Create edible element decorations. Click on the "Cupcake Tips" tab to download sugar sheet element labels adapted from the 2015 Periodic Table of Moles.
Puzzles & Games
Looking for the answers? Scroll to the bottom of the page!
Tips for Creating a Periodic Table of Cupcakes
Making the cupcakes
- A complete periodic table requires five batches of cupcakes (24 cupcakes per batch)
- For a smaller periodic table, omit the lathanide and actinide series (four batches)
- To maintain freshness, freeze cooled cupcakes until ready to decorate
- Use different colors/flavors for different parts of the table (e.g., noble gases, transition metals, etc.) or to denote solids, liquids, etc.
Decorating the cupcakes
Most people decorate the cupcakes by hand, following the periodic table. You can also try one of the following:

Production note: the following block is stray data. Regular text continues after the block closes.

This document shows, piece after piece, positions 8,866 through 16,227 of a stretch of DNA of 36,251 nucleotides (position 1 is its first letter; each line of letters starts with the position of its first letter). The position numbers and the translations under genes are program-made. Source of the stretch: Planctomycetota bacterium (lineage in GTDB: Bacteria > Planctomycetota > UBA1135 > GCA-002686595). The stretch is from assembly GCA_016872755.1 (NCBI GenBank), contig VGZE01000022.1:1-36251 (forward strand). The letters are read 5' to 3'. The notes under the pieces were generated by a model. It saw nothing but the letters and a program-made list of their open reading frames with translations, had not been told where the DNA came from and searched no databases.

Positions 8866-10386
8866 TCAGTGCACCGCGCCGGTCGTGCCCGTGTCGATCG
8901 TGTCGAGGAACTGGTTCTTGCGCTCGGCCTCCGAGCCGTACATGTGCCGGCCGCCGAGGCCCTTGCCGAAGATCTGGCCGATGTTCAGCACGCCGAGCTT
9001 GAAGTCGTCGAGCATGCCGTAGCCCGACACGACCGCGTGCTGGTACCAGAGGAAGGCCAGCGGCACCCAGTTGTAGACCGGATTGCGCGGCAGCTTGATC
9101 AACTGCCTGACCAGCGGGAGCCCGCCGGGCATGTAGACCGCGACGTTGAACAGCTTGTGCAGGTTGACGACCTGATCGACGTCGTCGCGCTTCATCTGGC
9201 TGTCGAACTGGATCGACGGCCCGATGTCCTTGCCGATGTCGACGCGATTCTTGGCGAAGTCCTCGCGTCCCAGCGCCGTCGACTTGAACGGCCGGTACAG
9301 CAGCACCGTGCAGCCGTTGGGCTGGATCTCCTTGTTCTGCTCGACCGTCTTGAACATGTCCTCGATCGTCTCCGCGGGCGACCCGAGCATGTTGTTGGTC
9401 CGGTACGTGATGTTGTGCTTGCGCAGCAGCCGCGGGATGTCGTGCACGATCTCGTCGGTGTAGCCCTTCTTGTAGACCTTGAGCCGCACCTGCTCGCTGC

- Create custom edible element labels using square molds and candy coating
- Create printed information flags for each cupcake (see PostedFete or TK Peggy)
- Have the elements printed onto sugar sheets at a local bakery, Walmart, or online vendor (such as KakeWalk, Sweet Express Images, Ink 4 Cakes, Inkedibles, Icing Inks). These sheets, adapted from the 2015 version of the Periodic Table of Moles, work well:
Did you know...
... J and Q are the only letters that do not appear on the periodic table of elements
Periodic Table Fun Facts
- Prescient model
Dmitri Mendeleev first published his periodic table of elements in 1869, 28 years before electrons were discovered.
Trends illustrated by the periodic table include atomic radius, electronegativity, electron affinity, metallic character, melting point, ionization potential, filling of electron energy levels and orbitals, preferred oxidation numbers, reactivity.
- Completion (so far)
All seven rows (periods) of the periodic table were finally filled in 2016, with the official introduction of nihonium (Nh), moscovium (Mc), tennessine (Ts), and oganesson (Og).
The smallest periodic table was carved on a single strand of hair and measures 89.67 x 46.39 mm.
- Periodic Table of Cupcakes
Ida Freund (the first female chemistry lecturer in the United Kingdom) is credited with making the first periodic table of cupcakes in 1907 as a teaching aid.